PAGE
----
Military helicopter dumps water over burning Apo

AN AIR Force helicopter joins the fire-fighting mission. HARRY CAMORRO/CONTRIBUTOR

AN AIR Force helicopter joins the fire-fighting mission. HARRY CAMORRO/CONTRIBUTOR

DIGOS CITY—A military helicopter flew over a fire raging on grassy fields on Mount Apo on Tuesday, dumping 600 liters of water to prevent it from spreading toward Sta. Cruz town in Davao del Sur province.

On the ground, volunteers trekked closer to the scene for clearing operations to build a containment zone.


So far, the fire has razed some 300 hectares of grasslands and forested areas in Apo, the country’s highest peak, since Black Saturday, said Eduardo Ragaza, national park supervisor of the Department of Environment and Natural Resources in Southern Mindanao.

“We conducted an aerial viewing on Monday and we saw that the grasses on the entire peak of the mountain had been razed. There are no more grasslands there, but the closed canopy forest cover has not been reached by the fire yet,” Ragaza told the Inquirer on the phone.


The helicopter, which was sent by the Philippine Air Force from Cebu, tossed over the burning grassland a bucket carrying up to 600 liters of water that it scooped from a lake in Barangay Kapatagan here, said Harry Camorro, officer of the Provincial Disaster Risk Reduction and Management Office.

“It has some effect and we are not losing hope,” he said, adding that the fire was moving toward Sta. Cruz.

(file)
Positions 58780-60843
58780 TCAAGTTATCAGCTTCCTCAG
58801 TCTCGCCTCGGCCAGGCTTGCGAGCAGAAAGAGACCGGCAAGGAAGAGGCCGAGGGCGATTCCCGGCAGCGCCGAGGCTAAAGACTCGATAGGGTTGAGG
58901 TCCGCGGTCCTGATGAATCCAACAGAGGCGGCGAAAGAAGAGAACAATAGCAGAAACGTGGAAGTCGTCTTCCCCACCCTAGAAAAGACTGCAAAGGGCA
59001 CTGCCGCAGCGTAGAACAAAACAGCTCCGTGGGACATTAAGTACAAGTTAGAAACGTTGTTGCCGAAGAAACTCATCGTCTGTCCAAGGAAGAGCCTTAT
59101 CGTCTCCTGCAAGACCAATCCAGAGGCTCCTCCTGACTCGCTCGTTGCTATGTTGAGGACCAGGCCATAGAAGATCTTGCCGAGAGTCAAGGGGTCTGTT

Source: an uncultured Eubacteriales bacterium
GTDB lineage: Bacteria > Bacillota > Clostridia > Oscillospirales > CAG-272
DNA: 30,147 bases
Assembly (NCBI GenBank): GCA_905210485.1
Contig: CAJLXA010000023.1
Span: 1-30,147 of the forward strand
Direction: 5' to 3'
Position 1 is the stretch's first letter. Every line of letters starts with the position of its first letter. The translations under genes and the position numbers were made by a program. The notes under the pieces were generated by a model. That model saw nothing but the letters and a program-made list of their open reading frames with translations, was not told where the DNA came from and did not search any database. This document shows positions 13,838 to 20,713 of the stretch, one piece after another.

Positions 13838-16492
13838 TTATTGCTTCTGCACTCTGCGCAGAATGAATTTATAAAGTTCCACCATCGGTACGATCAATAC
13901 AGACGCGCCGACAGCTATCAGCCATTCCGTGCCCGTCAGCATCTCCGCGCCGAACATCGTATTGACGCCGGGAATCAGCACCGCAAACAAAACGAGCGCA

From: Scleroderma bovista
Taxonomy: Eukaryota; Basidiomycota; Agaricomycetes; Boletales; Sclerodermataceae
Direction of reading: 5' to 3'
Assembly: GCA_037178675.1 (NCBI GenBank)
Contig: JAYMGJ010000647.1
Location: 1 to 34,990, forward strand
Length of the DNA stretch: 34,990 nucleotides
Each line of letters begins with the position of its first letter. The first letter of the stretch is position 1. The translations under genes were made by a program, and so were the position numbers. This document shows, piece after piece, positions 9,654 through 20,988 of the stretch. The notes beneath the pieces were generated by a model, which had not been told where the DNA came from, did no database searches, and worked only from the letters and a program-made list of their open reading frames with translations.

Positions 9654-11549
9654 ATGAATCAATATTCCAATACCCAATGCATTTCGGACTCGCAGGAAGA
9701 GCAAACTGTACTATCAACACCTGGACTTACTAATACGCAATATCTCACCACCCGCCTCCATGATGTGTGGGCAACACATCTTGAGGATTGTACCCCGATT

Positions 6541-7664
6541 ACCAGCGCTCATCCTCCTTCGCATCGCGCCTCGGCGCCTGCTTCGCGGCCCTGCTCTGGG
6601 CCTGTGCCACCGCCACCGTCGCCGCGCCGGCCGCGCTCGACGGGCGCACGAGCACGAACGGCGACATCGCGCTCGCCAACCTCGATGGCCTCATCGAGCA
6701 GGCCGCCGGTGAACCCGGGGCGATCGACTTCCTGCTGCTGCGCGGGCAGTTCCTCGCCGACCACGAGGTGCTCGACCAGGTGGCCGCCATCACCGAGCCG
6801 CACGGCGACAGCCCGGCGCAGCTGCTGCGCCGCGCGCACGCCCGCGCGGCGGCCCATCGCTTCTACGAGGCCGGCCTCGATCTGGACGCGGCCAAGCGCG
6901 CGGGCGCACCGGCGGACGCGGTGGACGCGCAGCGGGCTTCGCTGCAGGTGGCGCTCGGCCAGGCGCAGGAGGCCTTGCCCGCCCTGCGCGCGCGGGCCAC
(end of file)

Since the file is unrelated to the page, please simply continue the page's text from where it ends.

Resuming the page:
After dumping water 11 times over the fire, the helicopter halted its flights on Tuesday afternoon due to a thick fog that hindered visibility.

More sorties will be conducted once the weather improves, said Edgardo Elera, city tourism officer.

Elera also said volunteers had trekked closer to the fire zone to conduct clearing operations to prevent the fire from further spreading.

Asked how fast the fire was moving, Ragaza said he was not really certain, but added that it was no longer moving at an alarming rate. “The moisture in the mountain is slowing the combustion down but it is still spreading,” he said.

He said authorities were not taking chances though and had sent volunteers to establish a fire line and lay boulders at the boundary of this city and Sta. Cruz to stop the fire from spreading farther.


The Davao City Central 911 also flew drones to determine which areas would be safe for the clearing operations.

“We have volunteers, fire rangers and those from the Special Rescue Unit of the Bureau of Fire Protection. The private sector was also helping by providing vehicles and food,” Ragaza said.

He noted, however, that the volunteers and those sent by government agencies were ill-equipped to fight the fire. What they were doing, he said, was to implement preventive measures.

Saturday’s fire, which prompted the evacuation of nearly 1,000 trekkers who climbed to Apo’s summit during the Holy Week, reportedly started at the Kapatagan trail here.

“The fire started at the peak and then razed areas toward Lake Venado (in North Cotabato) before spreading to the Davao del Sur and Davao City side,” Elera said.

Authorities have not identified who started the blaze but suspected some campers.

While an investigation will be conducted, their concern at the moment is to prevent the fire from ravaging more areas.

Sta. Cruz Mayor Joel Ray Lopez canceled the annual Mt. Apo Boulder Face Challenge scheduled for October. “Mt. Apo should be rehabilitated after this fire,” he said.

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TAGS: Apo fire, Fire, military helicopter, Mt Apo fire, Mt. Apo
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